Process to investigate the environmental background and use of a property to determine the potential risk associated with contaminated soil or groundwater or solid waste on that property. The process provides current and historical site data to assess the short- and long-term exposure liabilities of an interested party in carrying out an acquisition.

High-Risk Property Acquisitions

High-risk property acquisitions are properties that:

  • Have clean-up costs greater than $500,000
  • Have clean-up costs greater than 50% appraised value of the property
  • Have clean-up costs greater than 10% of the project cost
  • Present a high environmental liability to MnDOT, such as a superfund site, landfill, coal gasification plant, etc.

Responsibilities

Provided below is a high-level overview of key responsibilities. For a detailed description of duties, refer to Right of Way Manual.

Office of Environmental Stewardship, Environmental Investigation Unit (EIU)

  • Determines the level of investigation needed for each parcel transaction to assess environmental conditions and risk associated with the acquisition
  • Obtains appropriate clearances and approvals needed in order to proceed with the property acquisition

District Land Management/Right of Way Offices

  • Provides the general project layout followed by specific parcel information to EIU
  • Obtains access permits for environmental investigation from landowners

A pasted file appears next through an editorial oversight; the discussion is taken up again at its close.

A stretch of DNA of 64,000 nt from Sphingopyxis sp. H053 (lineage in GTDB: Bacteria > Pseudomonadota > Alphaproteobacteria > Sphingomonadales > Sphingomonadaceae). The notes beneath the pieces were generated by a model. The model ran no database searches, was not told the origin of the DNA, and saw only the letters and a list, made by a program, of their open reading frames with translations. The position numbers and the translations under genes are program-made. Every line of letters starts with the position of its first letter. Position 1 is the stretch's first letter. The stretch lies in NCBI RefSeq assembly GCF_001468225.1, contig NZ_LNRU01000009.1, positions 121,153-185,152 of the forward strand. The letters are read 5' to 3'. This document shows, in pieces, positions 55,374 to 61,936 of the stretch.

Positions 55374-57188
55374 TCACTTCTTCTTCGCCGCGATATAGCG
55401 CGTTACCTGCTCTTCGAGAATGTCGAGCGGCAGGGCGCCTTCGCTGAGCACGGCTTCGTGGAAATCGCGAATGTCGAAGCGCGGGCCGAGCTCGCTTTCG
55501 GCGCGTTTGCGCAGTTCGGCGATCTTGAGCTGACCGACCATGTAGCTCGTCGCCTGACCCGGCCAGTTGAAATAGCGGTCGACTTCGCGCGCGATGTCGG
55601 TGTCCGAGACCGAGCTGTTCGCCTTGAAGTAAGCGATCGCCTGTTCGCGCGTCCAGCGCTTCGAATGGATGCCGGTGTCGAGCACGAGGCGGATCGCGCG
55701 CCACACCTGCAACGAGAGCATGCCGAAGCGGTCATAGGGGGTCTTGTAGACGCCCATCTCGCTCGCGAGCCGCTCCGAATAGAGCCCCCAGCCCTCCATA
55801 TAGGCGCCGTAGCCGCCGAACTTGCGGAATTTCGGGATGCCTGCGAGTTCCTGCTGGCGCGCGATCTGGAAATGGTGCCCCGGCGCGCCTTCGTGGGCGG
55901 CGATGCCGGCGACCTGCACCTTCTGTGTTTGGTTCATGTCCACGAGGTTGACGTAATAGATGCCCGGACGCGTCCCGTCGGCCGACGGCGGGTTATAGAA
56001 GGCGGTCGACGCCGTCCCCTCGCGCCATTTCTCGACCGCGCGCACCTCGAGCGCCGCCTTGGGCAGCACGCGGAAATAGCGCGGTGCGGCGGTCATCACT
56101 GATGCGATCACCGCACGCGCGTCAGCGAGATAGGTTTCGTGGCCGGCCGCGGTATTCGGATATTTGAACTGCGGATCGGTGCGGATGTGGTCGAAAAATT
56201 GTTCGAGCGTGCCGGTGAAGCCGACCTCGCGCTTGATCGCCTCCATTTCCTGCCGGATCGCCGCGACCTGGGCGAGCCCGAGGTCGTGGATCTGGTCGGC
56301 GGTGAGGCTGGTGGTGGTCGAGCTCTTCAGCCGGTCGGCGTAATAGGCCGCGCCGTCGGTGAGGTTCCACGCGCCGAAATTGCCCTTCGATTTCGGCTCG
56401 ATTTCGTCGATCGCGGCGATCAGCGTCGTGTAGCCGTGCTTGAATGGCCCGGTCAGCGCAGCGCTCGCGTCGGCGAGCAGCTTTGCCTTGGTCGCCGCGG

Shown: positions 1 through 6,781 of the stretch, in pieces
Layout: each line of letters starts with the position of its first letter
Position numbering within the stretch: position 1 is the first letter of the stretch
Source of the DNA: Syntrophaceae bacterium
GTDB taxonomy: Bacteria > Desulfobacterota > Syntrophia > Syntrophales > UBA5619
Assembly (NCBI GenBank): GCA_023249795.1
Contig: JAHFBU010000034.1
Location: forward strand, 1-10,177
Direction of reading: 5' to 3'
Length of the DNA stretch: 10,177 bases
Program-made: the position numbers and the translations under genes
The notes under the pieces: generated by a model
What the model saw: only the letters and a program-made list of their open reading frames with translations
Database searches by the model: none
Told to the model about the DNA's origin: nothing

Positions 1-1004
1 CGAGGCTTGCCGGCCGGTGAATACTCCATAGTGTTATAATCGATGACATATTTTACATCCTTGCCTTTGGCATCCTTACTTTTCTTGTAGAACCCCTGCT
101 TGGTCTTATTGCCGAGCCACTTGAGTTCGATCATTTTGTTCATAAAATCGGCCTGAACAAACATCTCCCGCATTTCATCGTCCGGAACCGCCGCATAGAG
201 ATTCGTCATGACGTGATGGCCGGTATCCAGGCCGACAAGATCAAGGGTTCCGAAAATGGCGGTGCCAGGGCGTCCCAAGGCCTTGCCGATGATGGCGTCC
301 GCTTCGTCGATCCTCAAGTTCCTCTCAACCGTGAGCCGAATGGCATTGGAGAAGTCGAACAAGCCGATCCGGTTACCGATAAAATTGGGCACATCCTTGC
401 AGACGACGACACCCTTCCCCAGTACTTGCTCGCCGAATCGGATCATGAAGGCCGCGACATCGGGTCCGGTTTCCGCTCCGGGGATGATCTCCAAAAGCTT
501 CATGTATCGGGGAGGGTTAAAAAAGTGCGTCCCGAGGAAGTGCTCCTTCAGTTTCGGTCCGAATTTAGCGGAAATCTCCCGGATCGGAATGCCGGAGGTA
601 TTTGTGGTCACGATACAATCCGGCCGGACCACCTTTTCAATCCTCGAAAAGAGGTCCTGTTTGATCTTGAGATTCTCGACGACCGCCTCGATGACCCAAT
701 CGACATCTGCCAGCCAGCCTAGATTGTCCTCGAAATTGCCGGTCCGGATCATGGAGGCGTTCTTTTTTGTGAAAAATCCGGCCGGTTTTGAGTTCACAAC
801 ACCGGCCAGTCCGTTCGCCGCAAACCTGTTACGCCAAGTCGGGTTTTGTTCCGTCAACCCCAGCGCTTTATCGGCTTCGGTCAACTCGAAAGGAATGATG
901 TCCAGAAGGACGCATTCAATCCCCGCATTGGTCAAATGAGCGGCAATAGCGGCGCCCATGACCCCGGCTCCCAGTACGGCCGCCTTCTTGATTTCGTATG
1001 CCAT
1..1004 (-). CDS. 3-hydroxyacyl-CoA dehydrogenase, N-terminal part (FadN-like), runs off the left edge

• Works with the Local Unit of Government (LGU) and informs EIU of project corridors and project areas where potential property acquisitions for planned construction and operations projects
  • Works with the LGU and EIU to gain EDD clearance prior to property acquisition

Office of Land Management

  • Confirms the fulfillment of EDD requirements prior to the offer being made for the property acquisition

Deputy Commissioner/Chief Engineer

  • Reviews information about the parcels on the EDD-3 form and approves or denies the property acquisition

Related information

The Office of Environmental Stewardship provides environmental resources for pre-construction, construction and maintenance operations of state highways, roadsides, and mass transit systems.

The Office of Land Management provides surveying, mapping, utility agreements, acquisition and disposition of property for program delivery clientele to assure legal, timely and standardized land management services.

Liability for contamination encountered during construction

Liability for contamination on property acquisitions

History of policy updates or amendments

Effective date as signed by responsible senior officer.

Ownership

Responsible Senior Officer

Susan M. Mulvihill, P.E.
Deputy Commissioner/Chief Engineer
sue.mulvihill@state.mn.us
651-366-4800

Policy Owners

Lynn Clarkowski, P.E.
Director, Office of Environmental Stewardship
lynn.clarkowski@state.mn.us
651-366-3602

Bryan Dodds, P.E.
Director, Office of Land Management
bryan.dodds@state.mn.us
651-366-3502

Policy Contacts

Brian Kamnikar, P.E.
Chief, Environmental Investigations
Office of Environmental Stewardship
brian.kamnikar@state.mn.us
651-366-3617

Julie Groetsch
R/W Project Coordination Supervisor
Office of Land Management
julie.groetsch@state.mn.us
651-366-3488